Join us as we explore the latest in technologies that are now available to increase independence of those with ASD. You will hear from:
About the Speakers
- Doug Meeker, CEO of LIfeSherpa will discuss Life Sherpa, a remote support cloud based platform. LifeSherpa powers and delivers content, reminders, reinforcements, self-help resources, best practices, communications, and analytics – turning the support experience into a proactive, proficient process and keeping your data secure.
- Justin Amoyal, CEO of Impruvon Health. Impruvon Health’s mission is to improve the health of individuals with difficult to maintain medication regimens, living at home or in long term care environments as well as the lives of those supporting them. This platform automates medication management by eliminating the manual storage and administration processes as well as record keeping, while aiding independence and security for the individual prescribed.
- Keivan Stassun, Stevenson Professor of Physics & Astronomy and Professor of Computer Science Director, Frist Center for Autism & Innovation at Vanderbilt. The Frist Center for Autism and Innovation contributes to the school’s Inclusion Engineering Mission through research in neurodiversity, workplace practices, and related areas.
Doug Meeker, CEO of Life Sherpa
Doug is an accomplished digital media and technology veteran with a broad range of experience in sales, marketing and operations for co.’s including AOL, Best Software and Gannett. Doug’s passion is centered helping those with developmental disabilities overcome life’s challenges. He is the father of a son with Autism.
Justin Amoyal, CEO of Impruvon Health
Justin Amoyal is an engineer by education but an entrepreneur at heart. Since 15 he has started and ran multiple successful businesses ranging from importing scooters from overseas and selling them throughout D.C., MD, and VA, to flipping houses, to optimizing medication management today! During Justin’s junior year in college, he interned for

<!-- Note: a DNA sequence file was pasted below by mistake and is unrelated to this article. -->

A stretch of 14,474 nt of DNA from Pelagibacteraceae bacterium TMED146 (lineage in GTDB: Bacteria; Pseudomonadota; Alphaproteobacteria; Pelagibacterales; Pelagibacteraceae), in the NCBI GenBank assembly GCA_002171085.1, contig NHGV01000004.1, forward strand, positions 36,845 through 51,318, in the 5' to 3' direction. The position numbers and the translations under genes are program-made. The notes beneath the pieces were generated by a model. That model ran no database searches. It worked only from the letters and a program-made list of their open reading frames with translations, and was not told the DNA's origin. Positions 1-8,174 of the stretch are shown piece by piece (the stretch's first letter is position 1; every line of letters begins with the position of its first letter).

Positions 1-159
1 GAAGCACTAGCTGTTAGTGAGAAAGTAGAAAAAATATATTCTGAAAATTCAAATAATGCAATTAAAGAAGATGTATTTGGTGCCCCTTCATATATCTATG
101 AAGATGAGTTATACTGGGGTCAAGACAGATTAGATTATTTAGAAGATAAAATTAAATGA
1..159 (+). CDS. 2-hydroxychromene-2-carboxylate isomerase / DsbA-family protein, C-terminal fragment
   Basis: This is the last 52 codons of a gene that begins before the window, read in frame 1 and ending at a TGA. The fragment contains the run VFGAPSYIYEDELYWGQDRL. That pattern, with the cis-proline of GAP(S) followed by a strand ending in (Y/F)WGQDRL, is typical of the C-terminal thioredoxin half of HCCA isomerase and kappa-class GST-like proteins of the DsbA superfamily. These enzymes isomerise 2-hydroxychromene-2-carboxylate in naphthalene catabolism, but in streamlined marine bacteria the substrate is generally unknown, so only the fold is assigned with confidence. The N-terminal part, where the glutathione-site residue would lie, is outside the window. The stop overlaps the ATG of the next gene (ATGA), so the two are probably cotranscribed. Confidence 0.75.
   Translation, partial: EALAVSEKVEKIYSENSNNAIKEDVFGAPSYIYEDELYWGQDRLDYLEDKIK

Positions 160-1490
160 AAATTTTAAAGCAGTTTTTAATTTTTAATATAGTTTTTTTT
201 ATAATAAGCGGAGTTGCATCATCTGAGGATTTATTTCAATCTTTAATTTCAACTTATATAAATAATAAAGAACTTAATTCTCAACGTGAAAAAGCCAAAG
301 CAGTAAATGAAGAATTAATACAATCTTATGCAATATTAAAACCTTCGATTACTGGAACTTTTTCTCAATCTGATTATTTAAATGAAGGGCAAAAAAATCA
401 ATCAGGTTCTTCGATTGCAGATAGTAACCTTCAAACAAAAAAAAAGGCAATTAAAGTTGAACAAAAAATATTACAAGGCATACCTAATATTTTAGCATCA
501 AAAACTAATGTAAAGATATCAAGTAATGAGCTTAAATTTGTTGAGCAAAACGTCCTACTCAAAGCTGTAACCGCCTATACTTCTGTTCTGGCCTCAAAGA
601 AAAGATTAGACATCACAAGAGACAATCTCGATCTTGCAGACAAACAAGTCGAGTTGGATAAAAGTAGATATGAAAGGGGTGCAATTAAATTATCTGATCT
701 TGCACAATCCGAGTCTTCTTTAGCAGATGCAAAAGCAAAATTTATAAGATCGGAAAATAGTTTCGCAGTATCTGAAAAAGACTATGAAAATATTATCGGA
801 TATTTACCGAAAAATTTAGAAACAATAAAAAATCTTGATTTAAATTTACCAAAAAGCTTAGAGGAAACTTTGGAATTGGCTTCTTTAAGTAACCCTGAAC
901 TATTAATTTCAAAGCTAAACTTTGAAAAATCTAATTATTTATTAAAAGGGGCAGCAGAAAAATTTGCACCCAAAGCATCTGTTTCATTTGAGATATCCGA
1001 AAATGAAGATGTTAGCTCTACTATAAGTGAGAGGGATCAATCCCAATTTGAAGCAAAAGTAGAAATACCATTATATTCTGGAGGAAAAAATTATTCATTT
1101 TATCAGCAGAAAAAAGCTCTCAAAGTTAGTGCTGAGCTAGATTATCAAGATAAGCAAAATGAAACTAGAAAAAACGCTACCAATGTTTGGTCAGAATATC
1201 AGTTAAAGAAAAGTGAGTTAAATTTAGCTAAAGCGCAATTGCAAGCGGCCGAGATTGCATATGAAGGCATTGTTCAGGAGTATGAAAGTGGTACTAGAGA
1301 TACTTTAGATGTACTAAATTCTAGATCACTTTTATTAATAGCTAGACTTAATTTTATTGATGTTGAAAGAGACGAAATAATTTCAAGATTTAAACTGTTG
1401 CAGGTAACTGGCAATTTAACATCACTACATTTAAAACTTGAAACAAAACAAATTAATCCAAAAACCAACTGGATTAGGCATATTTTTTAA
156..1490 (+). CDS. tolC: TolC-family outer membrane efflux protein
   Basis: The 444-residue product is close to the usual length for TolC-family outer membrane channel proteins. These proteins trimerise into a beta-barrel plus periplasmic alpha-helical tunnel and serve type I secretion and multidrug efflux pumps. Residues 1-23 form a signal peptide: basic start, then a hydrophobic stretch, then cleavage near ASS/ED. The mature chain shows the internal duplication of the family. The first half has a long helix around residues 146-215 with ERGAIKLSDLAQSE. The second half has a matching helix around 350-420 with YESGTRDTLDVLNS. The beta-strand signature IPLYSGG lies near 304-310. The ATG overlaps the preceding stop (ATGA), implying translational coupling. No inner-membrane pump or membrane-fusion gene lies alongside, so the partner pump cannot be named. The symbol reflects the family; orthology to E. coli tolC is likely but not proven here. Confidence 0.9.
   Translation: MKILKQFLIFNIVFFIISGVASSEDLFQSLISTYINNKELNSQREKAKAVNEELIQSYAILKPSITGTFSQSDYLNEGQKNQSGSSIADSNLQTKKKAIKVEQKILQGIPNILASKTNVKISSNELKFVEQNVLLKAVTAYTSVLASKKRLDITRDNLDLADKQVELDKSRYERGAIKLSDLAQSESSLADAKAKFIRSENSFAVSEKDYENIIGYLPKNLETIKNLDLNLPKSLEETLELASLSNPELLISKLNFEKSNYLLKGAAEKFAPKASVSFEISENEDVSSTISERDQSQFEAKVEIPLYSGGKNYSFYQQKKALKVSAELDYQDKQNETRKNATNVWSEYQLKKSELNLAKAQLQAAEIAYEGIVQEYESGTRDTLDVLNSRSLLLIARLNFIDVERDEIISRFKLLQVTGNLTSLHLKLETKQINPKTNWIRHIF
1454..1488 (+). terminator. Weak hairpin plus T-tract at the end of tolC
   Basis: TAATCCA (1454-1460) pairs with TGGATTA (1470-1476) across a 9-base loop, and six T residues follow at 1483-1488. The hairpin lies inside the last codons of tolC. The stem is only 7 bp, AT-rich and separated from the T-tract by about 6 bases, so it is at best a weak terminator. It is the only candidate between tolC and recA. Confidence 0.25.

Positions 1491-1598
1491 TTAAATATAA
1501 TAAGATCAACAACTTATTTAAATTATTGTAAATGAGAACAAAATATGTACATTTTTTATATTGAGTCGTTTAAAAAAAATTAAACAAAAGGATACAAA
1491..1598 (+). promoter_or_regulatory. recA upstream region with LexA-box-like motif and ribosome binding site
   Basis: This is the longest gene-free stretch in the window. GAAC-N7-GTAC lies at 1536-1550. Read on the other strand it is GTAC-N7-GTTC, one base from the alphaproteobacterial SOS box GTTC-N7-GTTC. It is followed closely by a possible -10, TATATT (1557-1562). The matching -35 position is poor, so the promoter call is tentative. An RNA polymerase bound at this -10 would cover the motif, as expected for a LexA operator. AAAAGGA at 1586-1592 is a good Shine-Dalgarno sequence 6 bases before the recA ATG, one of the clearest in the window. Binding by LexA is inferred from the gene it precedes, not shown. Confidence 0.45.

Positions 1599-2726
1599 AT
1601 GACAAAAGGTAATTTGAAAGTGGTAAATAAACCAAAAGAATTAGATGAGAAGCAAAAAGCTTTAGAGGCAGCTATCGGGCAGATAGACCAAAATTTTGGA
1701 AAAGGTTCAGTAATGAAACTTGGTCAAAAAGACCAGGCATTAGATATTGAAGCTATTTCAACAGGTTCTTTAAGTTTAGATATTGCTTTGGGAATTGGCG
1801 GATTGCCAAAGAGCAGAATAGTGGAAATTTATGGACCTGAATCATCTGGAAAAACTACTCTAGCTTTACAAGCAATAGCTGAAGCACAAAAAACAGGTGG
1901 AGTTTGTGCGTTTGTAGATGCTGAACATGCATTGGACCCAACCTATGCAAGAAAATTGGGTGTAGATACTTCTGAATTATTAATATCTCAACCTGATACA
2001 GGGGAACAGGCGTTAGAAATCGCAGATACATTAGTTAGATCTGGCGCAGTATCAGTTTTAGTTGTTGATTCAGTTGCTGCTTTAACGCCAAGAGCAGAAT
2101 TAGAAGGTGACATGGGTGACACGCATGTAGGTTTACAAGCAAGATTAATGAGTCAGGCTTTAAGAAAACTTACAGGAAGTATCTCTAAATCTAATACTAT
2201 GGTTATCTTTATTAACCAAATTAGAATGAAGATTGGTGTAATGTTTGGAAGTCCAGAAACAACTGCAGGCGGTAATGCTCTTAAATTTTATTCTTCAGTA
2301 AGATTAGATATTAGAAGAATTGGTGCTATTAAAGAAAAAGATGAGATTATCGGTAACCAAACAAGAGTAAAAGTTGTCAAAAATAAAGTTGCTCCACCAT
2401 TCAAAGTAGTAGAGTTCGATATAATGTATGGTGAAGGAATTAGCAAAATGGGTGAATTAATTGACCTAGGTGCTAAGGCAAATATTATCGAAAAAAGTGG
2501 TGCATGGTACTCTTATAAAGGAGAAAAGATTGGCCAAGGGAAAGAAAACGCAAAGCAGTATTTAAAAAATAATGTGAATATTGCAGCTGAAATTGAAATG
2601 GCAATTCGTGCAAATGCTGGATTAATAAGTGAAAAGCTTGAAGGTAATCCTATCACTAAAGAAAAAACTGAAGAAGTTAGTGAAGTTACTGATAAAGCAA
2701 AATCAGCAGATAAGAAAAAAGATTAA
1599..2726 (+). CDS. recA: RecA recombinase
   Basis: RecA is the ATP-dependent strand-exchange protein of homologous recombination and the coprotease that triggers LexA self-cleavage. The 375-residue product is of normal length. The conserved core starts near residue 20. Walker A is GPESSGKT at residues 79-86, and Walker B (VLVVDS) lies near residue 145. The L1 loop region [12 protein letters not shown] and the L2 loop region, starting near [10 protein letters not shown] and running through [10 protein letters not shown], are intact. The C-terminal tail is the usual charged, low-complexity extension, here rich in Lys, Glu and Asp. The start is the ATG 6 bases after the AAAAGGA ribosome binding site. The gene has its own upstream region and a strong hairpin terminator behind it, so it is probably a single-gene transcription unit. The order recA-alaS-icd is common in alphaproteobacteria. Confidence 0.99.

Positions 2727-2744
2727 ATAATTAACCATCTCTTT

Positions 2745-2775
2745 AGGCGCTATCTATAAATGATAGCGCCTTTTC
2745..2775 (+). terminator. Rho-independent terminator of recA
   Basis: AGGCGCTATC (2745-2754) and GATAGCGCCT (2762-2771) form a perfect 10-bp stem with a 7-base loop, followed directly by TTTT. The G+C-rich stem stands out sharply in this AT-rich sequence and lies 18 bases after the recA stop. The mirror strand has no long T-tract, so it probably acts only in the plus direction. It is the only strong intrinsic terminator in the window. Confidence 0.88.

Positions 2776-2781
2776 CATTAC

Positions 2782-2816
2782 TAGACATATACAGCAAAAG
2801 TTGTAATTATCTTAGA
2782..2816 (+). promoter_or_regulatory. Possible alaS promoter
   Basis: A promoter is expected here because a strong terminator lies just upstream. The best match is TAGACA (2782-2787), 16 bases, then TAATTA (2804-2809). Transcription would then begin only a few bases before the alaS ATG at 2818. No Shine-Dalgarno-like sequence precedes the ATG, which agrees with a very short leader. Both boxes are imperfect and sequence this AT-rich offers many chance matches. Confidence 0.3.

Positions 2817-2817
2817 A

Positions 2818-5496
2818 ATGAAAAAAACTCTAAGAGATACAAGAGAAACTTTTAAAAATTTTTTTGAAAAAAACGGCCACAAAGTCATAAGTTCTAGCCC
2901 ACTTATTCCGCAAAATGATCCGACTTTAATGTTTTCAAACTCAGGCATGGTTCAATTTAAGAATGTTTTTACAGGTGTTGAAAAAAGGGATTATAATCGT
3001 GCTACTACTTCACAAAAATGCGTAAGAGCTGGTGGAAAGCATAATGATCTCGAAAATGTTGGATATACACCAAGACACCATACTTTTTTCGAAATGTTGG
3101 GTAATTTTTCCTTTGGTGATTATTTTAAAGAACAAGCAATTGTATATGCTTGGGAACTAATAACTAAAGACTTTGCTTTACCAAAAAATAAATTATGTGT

Lockheed Martin where he invented a method to eliminate human errors during fighter jet production, this led to a sponsorship for his capstone project during his senior year and first job out of college. Justin continued working on advanced research and development programs for the government through 2019 when he unfortunately lost his brother to medication mismanagement, a problem Justin has been working to solve ever since. Keivan Stassun, Stevenson Professor of Physics & Astronomy and Professor of Computer Science Director, Frist Center for Autism & Innovation at Vanderbilt
Keivan Stassun is an astrophysicist whose research on stars and exoplanets has been published more than 400 times in academic journals. He also holds two patents – for a data visualization platform and an asteroid mining system – both invented with a team of neurodiverse students. The parent of an autistic teenager, and with the generous endowment support of the Frist family, in 2018 Stassun launched the Frist Center for Autism & Innovation at Vanderbilt, focused on engineering technologies and transforming workplaces, in support of and inspired by neurodiversity.
The Frist Center brings engineers, business scholars, and disabilities researchers together with experts in neuroscience and education to understand, maximize, and promote neurodiverse talent. From a strengths-based – as opposed to deficit-based – understanding of autism and neurodiversity, the Center sees opportunities for innovation in technology and in workplace practices. Primary areas of focus for the Frist Center’s work include: inventing and commercializing new technologies that enable autistic and other neurodiverse people to gain employment, succeed at work, and achieve their full potential; studying and understanding neurodiverse capabilities, and inventing and commercializing algorithms and systems that are inspired by those capabilities; developing policies, tools, trainings, and workplace practices that recognize and enlist neurodiverse people and talents in the workforce; demonstrating, documenting, and disseminating a community-based approach—including employers, self-advocates, researchers, policy makers, agencies, and organizations—to simultaneously enhance the bottom line for business and the quality of life for autistic individuals.